On Oct. 20, the government formally withdrew proposed regulations (REG-163113-02) concerning the estate, gift and generation-skipping transfer (GST) tax treatment of lapses of liquidation rights in family-controlled entities (FCEs), as well as the valuation of interests in family-controlled corporations and partnerships for estate, gift, and GST tax purposes.
, which were originally proposed in 2016, were intended to curb potentially abusive valuation discounts claimed by taxpayers when interests in FCEs, like family limited partnerships (FLPs), are transferred. However, the regulations were criticized as being overly burdensome on taxpayers. When an FLP interest is passed to a family member, the value used to calculate the transfer tax implications may be discounted significantly if the underlying assets are subject to restrictions for things like marketability and control. The proposed regulations would have essentially ended the ability of taxpayers to apply such discounts. The withdrawal of the proposed regulations was not unexpected. The regulations were proposed in late 2016 as one Treasury’s last regulatory acts under the Obama administration. In July 2017, Treasury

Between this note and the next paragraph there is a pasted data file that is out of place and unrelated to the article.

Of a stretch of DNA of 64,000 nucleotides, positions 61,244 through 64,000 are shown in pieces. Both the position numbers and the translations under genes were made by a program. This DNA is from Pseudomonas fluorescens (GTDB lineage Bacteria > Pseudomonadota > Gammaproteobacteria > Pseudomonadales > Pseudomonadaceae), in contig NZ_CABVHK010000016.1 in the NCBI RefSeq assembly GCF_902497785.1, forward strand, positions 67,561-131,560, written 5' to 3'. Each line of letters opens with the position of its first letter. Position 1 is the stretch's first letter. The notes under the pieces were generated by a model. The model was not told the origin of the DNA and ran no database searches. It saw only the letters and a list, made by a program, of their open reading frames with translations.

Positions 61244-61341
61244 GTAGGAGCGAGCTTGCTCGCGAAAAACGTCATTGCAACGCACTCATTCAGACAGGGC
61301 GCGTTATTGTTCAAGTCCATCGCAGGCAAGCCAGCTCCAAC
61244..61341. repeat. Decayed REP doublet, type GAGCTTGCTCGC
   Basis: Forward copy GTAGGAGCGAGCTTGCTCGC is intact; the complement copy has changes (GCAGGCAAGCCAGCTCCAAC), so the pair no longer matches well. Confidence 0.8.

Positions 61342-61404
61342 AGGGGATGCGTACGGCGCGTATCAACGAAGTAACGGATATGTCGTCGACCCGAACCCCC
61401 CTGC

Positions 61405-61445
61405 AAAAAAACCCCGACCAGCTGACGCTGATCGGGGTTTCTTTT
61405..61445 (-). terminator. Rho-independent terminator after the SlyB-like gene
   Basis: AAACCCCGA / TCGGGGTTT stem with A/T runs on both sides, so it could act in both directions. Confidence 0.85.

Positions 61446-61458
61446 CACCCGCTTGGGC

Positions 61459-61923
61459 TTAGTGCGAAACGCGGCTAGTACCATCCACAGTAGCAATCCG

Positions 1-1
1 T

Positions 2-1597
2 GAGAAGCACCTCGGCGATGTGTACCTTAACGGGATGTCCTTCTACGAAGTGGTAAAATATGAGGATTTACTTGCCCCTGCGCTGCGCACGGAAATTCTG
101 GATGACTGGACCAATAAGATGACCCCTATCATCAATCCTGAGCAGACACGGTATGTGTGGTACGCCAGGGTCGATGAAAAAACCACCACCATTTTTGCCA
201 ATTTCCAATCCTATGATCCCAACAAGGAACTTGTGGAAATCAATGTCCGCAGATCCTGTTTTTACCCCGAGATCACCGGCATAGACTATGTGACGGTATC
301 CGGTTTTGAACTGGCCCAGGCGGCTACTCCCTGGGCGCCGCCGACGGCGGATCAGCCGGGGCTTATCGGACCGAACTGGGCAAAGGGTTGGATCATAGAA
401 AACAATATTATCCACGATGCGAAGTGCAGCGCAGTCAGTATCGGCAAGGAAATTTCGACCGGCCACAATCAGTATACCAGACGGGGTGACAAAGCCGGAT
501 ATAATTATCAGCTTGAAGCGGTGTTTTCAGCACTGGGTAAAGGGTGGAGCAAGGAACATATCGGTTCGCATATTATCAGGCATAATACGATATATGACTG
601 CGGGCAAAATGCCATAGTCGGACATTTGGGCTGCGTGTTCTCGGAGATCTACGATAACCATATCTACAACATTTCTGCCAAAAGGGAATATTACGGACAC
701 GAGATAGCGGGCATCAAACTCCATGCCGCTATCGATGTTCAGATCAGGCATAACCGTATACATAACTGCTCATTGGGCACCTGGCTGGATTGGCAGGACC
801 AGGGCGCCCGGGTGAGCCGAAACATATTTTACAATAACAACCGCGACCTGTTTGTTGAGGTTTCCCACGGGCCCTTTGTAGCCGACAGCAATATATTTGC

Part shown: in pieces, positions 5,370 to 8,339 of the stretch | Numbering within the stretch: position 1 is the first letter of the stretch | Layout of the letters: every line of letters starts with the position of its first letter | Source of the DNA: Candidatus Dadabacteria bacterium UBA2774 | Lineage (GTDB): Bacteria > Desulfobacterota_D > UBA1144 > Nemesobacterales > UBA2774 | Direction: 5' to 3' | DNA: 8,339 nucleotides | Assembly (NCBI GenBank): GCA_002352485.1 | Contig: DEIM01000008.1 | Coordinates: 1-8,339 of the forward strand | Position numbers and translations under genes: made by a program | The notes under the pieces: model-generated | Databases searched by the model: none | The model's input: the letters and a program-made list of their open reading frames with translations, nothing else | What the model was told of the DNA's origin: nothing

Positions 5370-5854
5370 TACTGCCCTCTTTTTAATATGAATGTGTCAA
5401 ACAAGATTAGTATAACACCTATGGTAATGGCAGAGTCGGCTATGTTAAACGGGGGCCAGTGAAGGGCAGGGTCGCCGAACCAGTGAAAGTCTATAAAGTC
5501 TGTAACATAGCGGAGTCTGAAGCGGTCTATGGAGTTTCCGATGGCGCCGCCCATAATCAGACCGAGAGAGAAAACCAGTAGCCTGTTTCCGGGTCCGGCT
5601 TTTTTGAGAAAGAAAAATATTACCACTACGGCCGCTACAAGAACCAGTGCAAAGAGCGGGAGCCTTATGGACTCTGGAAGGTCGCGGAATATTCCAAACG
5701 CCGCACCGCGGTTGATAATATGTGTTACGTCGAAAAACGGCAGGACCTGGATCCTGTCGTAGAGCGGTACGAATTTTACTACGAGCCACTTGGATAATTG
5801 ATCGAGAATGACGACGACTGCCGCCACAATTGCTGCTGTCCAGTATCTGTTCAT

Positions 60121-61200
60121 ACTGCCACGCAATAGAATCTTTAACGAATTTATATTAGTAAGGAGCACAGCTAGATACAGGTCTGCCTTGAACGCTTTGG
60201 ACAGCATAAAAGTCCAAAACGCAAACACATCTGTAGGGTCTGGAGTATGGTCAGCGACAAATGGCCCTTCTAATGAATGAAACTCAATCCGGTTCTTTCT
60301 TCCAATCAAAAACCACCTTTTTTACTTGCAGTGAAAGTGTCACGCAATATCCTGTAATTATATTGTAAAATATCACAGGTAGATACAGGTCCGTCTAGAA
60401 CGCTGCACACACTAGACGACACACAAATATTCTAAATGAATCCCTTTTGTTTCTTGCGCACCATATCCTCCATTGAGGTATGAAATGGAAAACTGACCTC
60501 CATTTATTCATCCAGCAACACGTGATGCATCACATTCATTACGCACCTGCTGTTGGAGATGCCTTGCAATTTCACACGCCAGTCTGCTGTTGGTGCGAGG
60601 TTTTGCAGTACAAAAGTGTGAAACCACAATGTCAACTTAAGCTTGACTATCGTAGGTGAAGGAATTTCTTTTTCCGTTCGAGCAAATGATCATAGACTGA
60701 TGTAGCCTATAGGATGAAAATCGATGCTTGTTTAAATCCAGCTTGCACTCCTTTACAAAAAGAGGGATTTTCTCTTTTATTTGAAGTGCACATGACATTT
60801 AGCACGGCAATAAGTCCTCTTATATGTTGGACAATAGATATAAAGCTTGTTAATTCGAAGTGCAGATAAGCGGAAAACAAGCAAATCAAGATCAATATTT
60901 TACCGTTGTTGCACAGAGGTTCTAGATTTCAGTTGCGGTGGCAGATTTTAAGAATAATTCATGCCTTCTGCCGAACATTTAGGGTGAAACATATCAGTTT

identified the proposed regulations as being potentially unduly burdensome on taxpayers, and just weeks ago, Treasury, in a report
to the President, stated it would withdraw the proposed regulations. Now that the regulations are withdrawn, it seems unlikely that Treasury will propose any new regulations in this area under the Trump administration.
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